The Dow Jones is down by merely 3.5 percent from its record high achieved in July and is up 16.3 percent year-to-date.
In a letter sent to investors, Sam Bullard, the managing director and senior economist at Wells Fargo Securities, stated that major economies in the likes of Germany and Australia have shown signs of short-term decline, which may possibly fuel the slowdown of global economic growth.
However, Jim Paulsen, the chief investment strategist at Leuthold Group, emphasized that the rising “fear bubble” in the U.S. equities market and the Dow Jones could result in buying opportunities, leading to overall market recovery.
Are investors overreacting about the Dow Jones and U.S. stock market?
Nine months have passed and the trade deal between the U.S. and China has not seen sufficient progress since the start to the year in January.
The U.S. has threatened the imposition of additional sanctions on Sept. 1 and China fired back with sanctions on $75 billion worth of U.S. goods, adding to the tension between the two economies.
Following the placement of new sanctions by China, Xinhua, a state-run news agency in China, reported:
“The United States should learn how to behave like a responsible global power and stop acting as a ‘school bully.’ As the world’s only superpower, it needs to shoulder its due responsibility, and join other countries in making this world a better and more prosperous place. Only then can America become great again.”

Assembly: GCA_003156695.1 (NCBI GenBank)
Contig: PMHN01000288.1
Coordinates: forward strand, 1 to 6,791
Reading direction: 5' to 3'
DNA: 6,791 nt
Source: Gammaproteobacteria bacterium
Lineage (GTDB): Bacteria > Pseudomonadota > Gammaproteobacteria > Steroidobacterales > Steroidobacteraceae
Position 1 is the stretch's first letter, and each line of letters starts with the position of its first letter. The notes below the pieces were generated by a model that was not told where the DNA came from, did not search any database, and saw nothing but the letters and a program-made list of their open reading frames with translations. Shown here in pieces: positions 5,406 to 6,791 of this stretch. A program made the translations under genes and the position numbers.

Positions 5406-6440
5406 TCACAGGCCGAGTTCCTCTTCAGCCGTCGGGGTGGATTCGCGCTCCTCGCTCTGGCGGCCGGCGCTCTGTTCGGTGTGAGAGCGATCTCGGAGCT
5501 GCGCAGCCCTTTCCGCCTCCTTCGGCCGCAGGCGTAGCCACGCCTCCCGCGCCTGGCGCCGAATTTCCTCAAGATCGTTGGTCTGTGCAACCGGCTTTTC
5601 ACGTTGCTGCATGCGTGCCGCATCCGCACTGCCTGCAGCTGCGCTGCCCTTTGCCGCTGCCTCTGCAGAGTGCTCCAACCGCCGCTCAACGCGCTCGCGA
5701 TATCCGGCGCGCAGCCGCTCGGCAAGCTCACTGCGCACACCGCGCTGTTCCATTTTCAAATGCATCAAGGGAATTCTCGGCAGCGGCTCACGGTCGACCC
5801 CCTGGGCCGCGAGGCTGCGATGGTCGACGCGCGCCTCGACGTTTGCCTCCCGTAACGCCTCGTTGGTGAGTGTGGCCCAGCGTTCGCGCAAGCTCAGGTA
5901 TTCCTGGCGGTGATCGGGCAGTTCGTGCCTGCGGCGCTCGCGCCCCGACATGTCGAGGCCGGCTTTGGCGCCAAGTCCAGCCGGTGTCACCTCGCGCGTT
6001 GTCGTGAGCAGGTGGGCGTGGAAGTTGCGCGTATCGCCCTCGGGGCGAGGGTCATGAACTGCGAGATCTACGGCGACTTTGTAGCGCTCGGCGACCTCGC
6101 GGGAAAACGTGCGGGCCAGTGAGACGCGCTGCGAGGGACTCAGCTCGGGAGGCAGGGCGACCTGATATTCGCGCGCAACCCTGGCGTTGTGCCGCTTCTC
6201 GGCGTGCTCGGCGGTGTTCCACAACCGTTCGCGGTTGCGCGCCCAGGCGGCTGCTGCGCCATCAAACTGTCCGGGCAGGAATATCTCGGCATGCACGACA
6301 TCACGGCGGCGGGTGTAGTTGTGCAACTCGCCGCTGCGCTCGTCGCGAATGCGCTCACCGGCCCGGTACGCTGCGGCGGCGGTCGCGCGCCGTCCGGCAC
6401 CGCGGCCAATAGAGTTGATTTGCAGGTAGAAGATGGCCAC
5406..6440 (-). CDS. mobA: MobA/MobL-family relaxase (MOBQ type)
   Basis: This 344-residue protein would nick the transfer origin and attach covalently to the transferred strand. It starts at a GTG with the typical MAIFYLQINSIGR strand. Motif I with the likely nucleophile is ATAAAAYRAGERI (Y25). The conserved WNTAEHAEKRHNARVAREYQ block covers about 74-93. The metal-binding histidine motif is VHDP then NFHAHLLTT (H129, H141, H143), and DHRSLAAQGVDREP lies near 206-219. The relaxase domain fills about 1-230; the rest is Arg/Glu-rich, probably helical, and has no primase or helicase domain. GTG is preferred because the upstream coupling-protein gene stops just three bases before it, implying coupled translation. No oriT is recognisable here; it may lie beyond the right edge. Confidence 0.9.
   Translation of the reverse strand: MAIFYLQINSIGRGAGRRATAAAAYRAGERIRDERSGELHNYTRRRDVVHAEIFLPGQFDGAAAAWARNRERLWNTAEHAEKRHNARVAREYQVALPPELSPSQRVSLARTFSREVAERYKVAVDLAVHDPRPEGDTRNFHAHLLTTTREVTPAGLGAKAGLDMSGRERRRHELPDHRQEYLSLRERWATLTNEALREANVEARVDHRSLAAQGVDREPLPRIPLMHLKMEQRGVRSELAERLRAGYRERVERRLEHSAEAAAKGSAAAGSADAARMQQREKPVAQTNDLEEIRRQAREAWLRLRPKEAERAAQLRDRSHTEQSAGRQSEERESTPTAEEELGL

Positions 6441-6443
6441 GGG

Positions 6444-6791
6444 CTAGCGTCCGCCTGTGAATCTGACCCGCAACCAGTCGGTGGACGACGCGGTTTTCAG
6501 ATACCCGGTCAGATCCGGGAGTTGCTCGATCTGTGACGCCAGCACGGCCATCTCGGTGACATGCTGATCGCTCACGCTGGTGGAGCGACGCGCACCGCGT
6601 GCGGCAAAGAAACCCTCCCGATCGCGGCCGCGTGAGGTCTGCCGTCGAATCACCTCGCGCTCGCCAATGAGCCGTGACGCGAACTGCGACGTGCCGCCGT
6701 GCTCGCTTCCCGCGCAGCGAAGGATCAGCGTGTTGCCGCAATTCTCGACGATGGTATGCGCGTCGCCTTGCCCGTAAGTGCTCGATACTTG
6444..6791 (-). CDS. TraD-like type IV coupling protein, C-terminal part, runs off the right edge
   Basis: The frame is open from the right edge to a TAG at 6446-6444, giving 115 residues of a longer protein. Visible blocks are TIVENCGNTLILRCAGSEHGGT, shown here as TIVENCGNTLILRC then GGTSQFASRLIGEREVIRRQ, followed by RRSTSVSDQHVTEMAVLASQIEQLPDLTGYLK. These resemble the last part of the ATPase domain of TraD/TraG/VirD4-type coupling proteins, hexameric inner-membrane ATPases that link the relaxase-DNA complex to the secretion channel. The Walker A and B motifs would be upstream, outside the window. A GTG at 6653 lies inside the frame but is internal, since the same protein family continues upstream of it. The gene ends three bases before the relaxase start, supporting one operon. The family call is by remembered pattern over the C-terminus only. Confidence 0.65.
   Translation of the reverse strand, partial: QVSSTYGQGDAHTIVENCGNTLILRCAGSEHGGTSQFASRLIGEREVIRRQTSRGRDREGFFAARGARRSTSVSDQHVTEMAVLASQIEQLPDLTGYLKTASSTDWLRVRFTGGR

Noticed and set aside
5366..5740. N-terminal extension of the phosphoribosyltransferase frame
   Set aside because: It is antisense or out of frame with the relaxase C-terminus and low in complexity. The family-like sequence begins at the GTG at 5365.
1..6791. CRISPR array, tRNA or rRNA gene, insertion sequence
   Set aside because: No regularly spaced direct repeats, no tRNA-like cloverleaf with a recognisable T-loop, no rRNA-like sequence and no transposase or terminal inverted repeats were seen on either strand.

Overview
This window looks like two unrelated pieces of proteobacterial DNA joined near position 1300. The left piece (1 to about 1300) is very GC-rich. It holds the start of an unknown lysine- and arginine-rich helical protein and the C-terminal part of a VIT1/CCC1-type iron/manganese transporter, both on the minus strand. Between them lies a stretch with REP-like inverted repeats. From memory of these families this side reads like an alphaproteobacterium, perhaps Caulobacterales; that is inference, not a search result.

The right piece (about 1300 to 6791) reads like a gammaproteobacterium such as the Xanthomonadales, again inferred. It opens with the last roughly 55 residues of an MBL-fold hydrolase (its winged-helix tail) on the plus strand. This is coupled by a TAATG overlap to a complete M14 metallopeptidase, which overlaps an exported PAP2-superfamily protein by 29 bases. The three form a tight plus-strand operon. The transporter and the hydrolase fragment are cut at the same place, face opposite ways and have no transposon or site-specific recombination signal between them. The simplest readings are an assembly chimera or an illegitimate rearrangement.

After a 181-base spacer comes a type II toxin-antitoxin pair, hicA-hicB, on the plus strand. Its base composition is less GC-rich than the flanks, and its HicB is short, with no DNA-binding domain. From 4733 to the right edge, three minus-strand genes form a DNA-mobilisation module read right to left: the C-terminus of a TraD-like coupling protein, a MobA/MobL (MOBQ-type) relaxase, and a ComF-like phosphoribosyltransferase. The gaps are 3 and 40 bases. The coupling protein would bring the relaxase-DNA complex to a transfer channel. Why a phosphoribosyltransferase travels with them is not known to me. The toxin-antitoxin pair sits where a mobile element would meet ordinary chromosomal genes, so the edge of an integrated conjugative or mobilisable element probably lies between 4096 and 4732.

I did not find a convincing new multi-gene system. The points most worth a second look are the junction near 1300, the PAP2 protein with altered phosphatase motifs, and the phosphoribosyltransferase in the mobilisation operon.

As the dispute between the U.S. and China intensifies, a growing number of investors are expecting more uncertainty in the global economy despite the strength the Dow Jones has demonstrated throughout the past three quarters.
According to Paulsen, the noticeable change in stance from the broader market of investors could indicate that the long-lasting recovery of the Dow Jones is possibly coming to an end. But, the strategist noted that a recession at the current juncture of the market remains highly unlikely.
“We’ve grown slowly close to the 2% stall speed we used to worry about the entire recovery. We’re at full employment with 4% unemployment. We’re in the longest recovery ever now in U.S. history. So there are certainly characteristics of being near the end. But character wise, I just don’t see the overextended nature mainly because we’ve been so conservative,” he said.